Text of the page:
National Nurses week begins on May 6, the birthday of
Florence Nightingale, the “founder of modern nursing”, and continues through
May 12. The American Nursing Association
can give you more information on the history of Nurses Week. And here’s a
fact sheet on stats of licensed nurses in the United States and one on nurseaides/orderlies/attendants (in my opinion the unsung heroes of nursing).
Here’s the real message for the week:
No one, yup, no one in the US has not been impacted by the
work of a nurse.
Our job is to protect,
promote, and optimize health, prevent illness and injury, alleviate suffering,
care for the sick, disabled and dying. We are bedside nurses, researchers, primary and
specialty care providers, educators, clinic workers, care coordinators, discharge
planners, managers, administrators, anesthetists, midwives, and more. We make sure you have the right
medicines, keep you clean and safe, change your diapers, dress your wounds,
clean up your vomit, put in IV lines, nasal, gastric, urinary, and rectal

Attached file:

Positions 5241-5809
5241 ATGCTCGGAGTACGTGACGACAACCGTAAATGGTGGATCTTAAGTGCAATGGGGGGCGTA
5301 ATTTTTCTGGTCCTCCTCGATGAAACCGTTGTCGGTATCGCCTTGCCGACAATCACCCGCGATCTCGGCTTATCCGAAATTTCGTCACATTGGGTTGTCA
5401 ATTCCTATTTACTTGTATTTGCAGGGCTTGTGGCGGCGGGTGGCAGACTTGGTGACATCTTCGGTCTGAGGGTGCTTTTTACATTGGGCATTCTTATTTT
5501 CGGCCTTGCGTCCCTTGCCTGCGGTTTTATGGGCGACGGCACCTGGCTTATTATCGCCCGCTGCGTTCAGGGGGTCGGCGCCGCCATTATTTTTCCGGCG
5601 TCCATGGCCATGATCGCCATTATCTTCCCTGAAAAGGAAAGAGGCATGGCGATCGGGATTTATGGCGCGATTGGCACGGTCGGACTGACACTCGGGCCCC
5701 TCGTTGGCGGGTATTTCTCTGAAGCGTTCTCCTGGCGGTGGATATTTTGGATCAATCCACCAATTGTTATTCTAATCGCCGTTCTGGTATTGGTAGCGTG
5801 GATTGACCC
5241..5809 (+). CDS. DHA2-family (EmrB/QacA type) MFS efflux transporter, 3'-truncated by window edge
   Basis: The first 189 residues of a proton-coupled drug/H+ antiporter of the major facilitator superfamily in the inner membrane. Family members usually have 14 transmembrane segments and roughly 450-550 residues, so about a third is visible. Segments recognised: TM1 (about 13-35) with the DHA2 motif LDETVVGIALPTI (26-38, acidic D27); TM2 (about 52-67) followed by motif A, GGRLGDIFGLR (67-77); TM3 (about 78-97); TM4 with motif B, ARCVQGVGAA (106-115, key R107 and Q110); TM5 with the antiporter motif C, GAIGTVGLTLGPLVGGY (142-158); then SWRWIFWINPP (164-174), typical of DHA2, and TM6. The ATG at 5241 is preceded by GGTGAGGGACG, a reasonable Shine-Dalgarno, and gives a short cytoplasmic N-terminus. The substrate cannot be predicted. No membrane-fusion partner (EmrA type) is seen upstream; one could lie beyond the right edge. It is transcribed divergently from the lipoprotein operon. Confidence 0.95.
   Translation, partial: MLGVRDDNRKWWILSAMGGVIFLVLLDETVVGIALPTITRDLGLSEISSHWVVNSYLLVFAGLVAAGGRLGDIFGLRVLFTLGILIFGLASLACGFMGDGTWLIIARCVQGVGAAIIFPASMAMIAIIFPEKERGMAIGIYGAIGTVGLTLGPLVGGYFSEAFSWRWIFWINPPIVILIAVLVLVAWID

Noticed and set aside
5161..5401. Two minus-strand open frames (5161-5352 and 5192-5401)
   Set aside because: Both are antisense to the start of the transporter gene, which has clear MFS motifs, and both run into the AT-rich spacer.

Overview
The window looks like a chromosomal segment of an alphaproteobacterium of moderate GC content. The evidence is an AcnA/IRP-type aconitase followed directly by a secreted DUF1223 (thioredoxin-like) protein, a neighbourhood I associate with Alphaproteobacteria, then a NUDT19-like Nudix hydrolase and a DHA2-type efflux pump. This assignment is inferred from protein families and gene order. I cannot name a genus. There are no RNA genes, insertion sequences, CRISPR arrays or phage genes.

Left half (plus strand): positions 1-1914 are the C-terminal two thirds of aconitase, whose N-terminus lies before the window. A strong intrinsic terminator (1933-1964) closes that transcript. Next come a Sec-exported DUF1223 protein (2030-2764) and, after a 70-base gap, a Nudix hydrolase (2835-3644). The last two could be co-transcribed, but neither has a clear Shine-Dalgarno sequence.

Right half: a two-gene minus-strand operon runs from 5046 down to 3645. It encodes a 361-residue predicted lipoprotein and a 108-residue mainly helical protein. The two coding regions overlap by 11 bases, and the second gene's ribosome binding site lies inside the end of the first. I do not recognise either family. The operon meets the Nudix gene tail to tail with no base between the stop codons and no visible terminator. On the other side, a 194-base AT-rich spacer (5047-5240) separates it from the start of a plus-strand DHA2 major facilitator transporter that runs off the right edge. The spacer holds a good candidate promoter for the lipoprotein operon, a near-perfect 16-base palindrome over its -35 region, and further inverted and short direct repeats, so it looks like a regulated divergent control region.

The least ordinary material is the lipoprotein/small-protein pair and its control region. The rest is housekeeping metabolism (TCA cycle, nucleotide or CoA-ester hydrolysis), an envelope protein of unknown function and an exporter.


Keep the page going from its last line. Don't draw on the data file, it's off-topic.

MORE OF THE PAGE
tubes. We work with high tech
equipment and perform life saving measures on a daily basis. We hold your hand
when you need comfort, sit with you in the night when you are scared, speak up
for you when you cannot. Your
lives and the quality of your lives are in our hands.
We work in clinics, hospitals, urgent care, emergency
departments, long-term care and assisted living facilities, private homes, urban
and rural communities, schools, psychiatric facilities, camps, military
facilities, and industries. We are
and insurance consultants. We help bring babies into the world; we make
sure you die well. We are the
frontline. We are behind the
This week I am reminded of the awe and pride I feel to be a
part of this dedicated group of people called nurses.
by: Patrice Villars